Fast Facts About Earthquakes

Southern California was rocked by a second major earthquake Friday night, as a 7.1 magnitude struck at around 8:30.

The ground moving beneath our feet can be scary, but a little knowledge can go a long way. 

Here are some fast facts about earthquakes you might like to know: 

  • Smaller aftershock earthquakes often follow the main shock.
  • An earthquake is caused by the breaking and shifting of rock beneath the earth's surface.
  • Ground shaking from earthquakes can collapse buildings and bridges; disrupt gas, electric and phone service and, sometimes, trigger landslides, avalanches, flash floods, fires and huge, destructive ocean waves (tsunamis).
  • Most earthquake-related injuries result from collapsing walls, flying glass and falling objects.
  • Several thousand shocks of varying sizes occur annually in the United States and 70 to 75 damaging earthquakes occur throughout the world each year.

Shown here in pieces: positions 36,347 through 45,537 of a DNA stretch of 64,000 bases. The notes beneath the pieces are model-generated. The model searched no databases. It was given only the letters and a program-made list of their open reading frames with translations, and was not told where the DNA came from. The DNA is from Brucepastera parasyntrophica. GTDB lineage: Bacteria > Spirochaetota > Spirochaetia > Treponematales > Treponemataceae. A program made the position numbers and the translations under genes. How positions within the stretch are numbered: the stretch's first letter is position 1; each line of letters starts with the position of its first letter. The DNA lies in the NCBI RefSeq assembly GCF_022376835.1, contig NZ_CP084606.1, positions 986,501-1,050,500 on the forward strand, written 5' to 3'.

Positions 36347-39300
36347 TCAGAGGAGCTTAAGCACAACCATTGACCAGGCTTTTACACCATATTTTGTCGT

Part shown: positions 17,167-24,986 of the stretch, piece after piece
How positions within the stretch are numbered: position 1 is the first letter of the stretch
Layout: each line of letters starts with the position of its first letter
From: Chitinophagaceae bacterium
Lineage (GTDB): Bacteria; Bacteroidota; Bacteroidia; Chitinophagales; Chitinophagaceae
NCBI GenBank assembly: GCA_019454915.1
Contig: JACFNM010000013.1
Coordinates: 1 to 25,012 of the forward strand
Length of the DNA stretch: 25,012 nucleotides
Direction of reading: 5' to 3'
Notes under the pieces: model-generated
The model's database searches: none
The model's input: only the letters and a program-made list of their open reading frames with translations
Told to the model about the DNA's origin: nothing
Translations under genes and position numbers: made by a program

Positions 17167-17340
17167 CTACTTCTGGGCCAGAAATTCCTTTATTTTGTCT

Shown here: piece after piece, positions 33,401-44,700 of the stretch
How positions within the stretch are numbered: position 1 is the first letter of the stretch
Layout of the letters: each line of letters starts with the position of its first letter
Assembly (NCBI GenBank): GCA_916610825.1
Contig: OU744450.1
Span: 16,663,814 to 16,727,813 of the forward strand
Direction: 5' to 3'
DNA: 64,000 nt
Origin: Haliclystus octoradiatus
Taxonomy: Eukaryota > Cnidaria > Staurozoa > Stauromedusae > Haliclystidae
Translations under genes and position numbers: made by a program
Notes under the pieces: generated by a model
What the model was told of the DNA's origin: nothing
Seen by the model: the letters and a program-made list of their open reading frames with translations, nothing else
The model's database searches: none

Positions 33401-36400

• All 50 states and all U.S. territories are vulnerable to earthquakes. Where earthquakes have occurred in the past, they will happen again.
  • California experiences the most frequent damaging earthquakes; however, Alaska experiences the greatest number of large earthquakes—most located in uninhabited areas.
  • Earthquakes occur most frequently west of the Rocky Mountains, although historically, the most violent earthquakes have occurred in the central United States.
  • The largest earthquakes felt in the United States were along the New Madrid Fault in Missouri, where a 3-month-long series of quakes from 1811 to 1812 included three quakes larger than a magnitude of 8 on the Richter Scale. These earthquakes were felt over the entire eastern United States (over 2 million square miles), with Missouri, Tennessee, Kentucky, Indiana, Illinois, Ohio, Alabama, Arkansas and Mississippi experiencing the strongest ground shaking.
  • The Richter Scale, developed by Charles F. Richter in 1935, is a logarithmic measurement of the amount of energy released by an earthquake. Earthquakes with a magnitude of at least 4.5 are strong enough to be recorded by sensitive seismographs all over the world.

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